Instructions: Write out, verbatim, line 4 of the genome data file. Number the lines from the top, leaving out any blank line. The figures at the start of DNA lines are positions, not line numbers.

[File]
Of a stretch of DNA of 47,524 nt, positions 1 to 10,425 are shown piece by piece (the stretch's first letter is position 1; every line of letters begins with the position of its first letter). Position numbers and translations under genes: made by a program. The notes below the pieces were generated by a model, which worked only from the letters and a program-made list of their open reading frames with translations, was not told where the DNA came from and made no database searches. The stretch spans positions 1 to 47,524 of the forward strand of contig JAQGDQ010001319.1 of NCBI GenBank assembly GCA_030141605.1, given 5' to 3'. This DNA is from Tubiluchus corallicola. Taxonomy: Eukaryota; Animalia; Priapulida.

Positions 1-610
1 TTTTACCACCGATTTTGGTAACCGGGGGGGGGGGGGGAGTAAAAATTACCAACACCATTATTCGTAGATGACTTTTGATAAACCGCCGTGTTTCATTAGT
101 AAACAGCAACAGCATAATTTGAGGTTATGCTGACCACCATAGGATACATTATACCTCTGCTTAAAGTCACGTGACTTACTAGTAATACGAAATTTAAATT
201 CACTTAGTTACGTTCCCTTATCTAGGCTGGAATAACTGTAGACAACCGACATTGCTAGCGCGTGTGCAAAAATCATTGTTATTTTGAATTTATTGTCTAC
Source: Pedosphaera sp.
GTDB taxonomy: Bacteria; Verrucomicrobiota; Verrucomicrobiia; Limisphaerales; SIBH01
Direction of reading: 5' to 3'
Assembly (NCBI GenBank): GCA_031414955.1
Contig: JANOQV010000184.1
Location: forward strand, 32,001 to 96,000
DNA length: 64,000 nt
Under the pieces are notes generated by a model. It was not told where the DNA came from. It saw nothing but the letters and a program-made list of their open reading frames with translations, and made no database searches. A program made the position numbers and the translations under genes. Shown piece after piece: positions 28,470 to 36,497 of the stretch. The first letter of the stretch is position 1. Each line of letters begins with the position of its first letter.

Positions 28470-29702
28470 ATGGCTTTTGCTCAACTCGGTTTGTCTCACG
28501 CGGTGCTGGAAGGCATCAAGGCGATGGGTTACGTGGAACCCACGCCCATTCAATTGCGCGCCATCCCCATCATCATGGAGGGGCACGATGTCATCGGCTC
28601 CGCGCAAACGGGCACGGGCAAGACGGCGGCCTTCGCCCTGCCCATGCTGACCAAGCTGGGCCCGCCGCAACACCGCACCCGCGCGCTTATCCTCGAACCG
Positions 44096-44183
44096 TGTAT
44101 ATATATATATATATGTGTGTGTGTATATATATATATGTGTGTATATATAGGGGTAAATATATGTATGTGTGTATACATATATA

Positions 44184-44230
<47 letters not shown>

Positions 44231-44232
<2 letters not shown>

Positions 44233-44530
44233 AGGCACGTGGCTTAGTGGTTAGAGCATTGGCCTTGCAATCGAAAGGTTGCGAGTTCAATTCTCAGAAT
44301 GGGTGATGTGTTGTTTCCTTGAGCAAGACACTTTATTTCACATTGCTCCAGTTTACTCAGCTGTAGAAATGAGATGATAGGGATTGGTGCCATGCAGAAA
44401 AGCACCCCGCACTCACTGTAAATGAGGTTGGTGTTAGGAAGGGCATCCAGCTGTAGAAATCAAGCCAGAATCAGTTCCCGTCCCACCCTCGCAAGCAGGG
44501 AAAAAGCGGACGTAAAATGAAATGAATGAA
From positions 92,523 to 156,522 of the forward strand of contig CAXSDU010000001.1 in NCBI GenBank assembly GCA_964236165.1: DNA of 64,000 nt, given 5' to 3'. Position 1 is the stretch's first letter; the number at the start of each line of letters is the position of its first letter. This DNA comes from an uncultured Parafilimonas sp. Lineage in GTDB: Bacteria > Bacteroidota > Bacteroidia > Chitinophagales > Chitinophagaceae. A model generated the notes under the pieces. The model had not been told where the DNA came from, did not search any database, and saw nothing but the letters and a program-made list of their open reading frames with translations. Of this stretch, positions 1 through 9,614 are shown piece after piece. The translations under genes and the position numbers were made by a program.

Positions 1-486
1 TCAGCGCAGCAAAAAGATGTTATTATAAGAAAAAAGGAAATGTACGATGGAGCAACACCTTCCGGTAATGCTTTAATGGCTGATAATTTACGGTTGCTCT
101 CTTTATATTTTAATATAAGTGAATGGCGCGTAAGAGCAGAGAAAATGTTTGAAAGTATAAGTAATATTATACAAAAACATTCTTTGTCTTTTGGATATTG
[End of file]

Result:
101 AAACAGCAACAGCATAATTTGAGGTTATGCTGACCACCATAGGATACATTATACCTCTGCTTAAAGTCACGTGACTTACTAGTAATACGAAATTTAAATT